The Life of the Canadian Journalist Who Interviewed Hitler
Owing to his shocking red hair, he was “Rufus” to friends and family, while his many readers in newspapers across Canada knew him as Lukin Johnston. The second son of an impoverished English vicar, at 18 he emigrated to Canada to seek his fortune in 1905. He survived indentured labour on Ontario farms, two failed Prairie farms and the winter of 1906. From east to west, Rufus worked across Canada in banks, lumberyards, coalyards, fruit farms, railway construction, even insurance, before finally being hired at the Vancouver Province in 1910.
A natural journalist, by 1916 Rufus had been editor of the Cowichan Leader and news editor of the Victoria Colonist. When World War I struck, he joined up, went to Vimy and was a staff-captain at Passchendaele, Amiens and Arras, finishing the war as a major. Back at the Province he ground out years in the journalistic trenches. Desperate for interesting work, he infuriated his superiors by independently covering the Washington Naval Treaty in 1921, then Warren Harding’s 1923 trip to Alaska. These trespasses made his reputation and the Province handed him the magazine section and in 1928 dispatched him to London to lead their first overseas bureau.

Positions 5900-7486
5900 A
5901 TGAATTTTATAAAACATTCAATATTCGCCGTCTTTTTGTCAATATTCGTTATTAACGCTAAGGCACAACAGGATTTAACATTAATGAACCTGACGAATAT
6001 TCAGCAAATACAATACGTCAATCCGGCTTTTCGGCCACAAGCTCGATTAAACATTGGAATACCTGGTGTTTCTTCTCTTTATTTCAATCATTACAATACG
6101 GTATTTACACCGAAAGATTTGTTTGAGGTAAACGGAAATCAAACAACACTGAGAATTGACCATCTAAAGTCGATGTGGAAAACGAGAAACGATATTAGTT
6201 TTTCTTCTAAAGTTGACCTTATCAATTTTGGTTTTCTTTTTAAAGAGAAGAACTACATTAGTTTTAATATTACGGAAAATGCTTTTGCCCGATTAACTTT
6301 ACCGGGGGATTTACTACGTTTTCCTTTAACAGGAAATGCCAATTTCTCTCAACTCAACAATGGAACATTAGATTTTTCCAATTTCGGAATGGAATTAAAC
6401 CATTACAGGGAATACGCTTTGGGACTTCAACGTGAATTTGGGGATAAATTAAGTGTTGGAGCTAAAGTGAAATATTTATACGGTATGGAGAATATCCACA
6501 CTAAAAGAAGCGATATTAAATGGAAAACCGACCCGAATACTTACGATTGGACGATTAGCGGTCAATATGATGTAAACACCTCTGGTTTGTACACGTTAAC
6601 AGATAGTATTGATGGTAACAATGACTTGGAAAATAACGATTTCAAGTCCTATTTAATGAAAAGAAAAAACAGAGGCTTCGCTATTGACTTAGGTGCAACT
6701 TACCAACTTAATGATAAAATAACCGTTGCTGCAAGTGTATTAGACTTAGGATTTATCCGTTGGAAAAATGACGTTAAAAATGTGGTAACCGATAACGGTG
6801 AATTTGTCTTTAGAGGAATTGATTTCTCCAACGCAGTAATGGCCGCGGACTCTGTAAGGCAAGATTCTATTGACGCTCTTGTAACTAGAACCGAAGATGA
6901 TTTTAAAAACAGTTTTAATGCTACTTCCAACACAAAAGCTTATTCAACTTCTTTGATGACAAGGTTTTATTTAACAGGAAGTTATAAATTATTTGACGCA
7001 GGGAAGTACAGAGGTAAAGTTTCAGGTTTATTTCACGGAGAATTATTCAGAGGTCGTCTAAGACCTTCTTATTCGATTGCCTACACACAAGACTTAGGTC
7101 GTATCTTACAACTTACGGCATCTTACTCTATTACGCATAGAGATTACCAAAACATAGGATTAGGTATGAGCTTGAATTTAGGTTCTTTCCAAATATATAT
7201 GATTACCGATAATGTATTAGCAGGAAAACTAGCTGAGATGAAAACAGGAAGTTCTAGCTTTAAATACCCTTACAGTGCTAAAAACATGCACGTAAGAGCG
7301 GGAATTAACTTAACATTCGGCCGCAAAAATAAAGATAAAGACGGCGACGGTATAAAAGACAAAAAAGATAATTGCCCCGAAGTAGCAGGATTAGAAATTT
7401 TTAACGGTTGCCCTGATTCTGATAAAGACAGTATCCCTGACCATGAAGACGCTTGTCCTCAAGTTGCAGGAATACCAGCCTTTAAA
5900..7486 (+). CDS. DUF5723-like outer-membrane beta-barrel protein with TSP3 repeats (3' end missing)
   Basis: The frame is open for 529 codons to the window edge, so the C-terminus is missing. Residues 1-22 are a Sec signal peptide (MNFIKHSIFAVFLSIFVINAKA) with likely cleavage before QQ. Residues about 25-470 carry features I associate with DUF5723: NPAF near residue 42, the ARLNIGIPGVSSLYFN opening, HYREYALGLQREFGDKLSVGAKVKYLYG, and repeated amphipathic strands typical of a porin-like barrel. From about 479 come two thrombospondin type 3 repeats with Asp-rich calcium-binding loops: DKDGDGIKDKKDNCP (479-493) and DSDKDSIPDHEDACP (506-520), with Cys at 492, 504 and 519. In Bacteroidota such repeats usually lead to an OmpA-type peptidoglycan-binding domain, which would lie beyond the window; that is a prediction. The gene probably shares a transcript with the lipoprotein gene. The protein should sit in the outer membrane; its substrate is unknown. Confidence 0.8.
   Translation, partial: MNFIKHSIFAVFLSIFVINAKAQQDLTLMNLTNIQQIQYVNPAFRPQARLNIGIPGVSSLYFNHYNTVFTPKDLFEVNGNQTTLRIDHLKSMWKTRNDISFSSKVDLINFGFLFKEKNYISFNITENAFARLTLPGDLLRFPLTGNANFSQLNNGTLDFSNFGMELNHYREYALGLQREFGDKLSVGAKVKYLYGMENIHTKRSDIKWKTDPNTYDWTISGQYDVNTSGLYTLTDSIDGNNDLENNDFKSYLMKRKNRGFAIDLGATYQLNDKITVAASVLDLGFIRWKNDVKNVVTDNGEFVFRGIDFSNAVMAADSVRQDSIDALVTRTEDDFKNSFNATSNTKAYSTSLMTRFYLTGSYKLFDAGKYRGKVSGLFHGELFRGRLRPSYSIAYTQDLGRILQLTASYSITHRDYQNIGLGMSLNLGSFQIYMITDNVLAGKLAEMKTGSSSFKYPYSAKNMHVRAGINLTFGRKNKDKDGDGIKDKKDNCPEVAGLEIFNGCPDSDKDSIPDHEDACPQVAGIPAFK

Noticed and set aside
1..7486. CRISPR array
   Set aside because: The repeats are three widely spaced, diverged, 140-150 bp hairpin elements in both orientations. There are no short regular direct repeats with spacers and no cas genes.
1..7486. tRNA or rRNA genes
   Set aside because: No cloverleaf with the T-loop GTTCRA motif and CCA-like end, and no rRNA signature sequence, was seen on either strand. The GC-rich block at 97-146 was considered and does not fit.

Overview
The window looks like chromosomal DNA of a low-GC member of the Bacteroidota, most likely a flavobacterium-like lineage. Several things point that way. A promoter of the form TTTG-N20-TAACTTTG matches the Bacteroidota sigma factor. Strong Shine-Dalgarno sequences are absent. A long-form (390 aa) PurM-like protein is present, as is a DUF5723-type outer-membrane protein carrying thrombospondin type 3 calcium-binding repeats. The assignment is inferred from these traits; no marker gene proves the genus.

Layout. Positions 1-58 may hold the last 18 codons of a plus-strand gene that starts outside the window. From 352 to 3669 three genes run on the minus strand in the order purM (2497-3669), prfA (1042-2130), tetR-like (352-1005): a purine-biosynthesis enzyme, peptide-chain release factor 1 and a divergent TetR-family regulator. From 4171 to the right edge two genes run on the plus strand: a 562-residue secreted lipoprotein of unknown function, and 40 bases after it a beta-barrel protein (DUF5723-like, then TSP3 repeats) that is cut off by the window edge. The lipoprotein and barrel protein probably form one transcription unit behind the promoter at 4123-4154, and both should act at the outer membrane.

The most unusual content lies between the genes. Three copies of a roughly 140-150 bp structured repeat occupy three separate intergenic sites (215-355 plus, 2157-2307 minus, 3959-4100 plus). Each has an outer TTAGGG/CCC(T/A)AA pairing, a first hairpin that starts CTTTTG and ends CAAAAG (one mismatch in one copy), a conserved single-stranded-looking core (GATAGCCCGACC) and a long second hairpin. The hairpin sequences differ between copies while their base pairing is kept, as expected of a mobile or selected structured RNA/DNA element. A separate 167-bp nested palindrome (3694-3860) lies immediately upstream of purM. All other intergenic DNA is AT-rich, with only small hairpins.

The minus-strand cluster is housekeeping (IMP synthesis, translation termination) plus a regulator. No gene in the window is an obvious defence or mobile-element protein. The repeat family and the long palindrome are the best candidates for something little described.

His articles on the English scene soon delighted ex-pat Canadians, but as European skies darkened his investigative reports left readers in no doubt about the danger of a new war. As they digested his interview with Hitler in November 1933, they heard of his mysterious disappearance from the ship back to England. His untimely death at 46 cut short a writing career that significantly affected the Canadian political landscape.Canadian War History / Biography Paperback
6 x 9
Price: $19.95 CDN / US